News from the Chair
Professor Seymour Samuel Alpert's pioneering work using laser light to study biological subjects was followed by years of research on the physics of biological energy storage and balance resulted in many publications directly related to a major current problem in our country: obesity. He was convinced that application of physical principles to this problem would lead to proper understanding and he had very little tolerance for the many "theories" and "diets" found in the popular press. He was a man of integrity, and an excellent teacher and physicist.
Si was a man of broad interests and talents. He was a pilot who enjoyed taking friends on flights over the beautiful terrain of the New Mexico and the Southwest and then frightening other friends with stories of some of these adventures. He described himself as a "Zionist" because he did most of his own home improvements, such as replacing the roof, and other projects with his own hands. He even made his own wine. The "wine cellar" under his house used to be well-stocked with his own hand-labeled product. And if you were not careful he might give you a bottle to take home. He could cook a wicked meatloaf, in his prime.
He loved Gilbert and Sullivan, singing in the chorus of amateur productions in Albuquerque. He volunteered in many community charitable projects including serving food to the homeless on holidays, and being a "Big Brother". He taught a class for many years in making stained-glass objects in an Albuquerque senior center. He believed in keeping in good physical shape. He ran most every day, rode his bike, visited the gym regularly, where he had many buddies. Tennis was a special interest for Si and he had many enthusiastic tennis friends. He loved folk dancing, in particular Scottish dancing, and he enjoyed putting on the tartan.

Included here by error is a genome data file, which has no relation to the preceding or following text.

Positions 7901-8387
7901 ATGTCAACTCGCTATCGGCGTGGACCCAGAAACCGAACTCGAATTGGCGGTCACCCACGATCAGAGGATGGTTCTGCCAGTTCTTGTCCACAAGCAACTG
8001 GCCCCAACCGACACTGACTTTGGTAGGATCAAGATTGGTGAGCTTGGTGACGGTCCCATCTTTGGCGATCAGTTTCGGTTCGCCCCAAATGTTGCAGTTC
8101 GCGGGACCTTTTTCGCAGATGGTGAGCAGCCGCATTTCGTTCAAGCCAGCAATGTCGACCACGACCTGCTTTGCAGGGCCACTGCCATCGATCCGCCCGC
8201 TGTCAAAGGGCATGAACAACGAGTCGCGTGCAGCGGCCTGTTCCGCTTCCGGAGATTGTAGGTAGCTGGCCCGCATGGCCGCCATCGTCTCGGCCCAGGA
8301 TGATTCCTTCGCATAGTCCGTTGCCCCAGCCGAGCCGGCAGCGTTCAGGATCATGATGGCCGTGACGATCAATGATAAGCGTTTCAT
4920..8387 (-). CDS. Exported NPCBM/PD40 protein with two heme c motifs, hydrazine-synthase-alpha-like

In his later days he took up the piano, determinedly taking lessons and faithfully practicing. He particularly admired ragtime. He loved to tell stories.
Si started out as a premed student at UCLA, after finishing at Dorsey High in LA. After his first year in UC medical school, where he was a top student, he decided that he'd rather do physics, and did one year ('53-'54) at Berkeley, before his draft board took away his exemption. He spent the next two years in the Army Medical Corps as an x-ray technician, mostly mopping floors, according to him. He came back to Berkeley and finished his Ph.D. in experimental physics. After some time at Bell Labs and Columbia, he came to UNM ('66), where he spent the rest of his career.
Si was a world traveler, on sabbaticals and other occasions, he visited much of Europe, Southeast Asia, Australia. One of his favorite stories was about his time spent in a kibbutz in Israel, where he worked on a turkey farm.
We will miss you, Si. You were one of a kind.
University of New Mexico
Department of Physics and Astronomy
1919 Lomas Blvd. NE
Albuquerque NM 87131-0001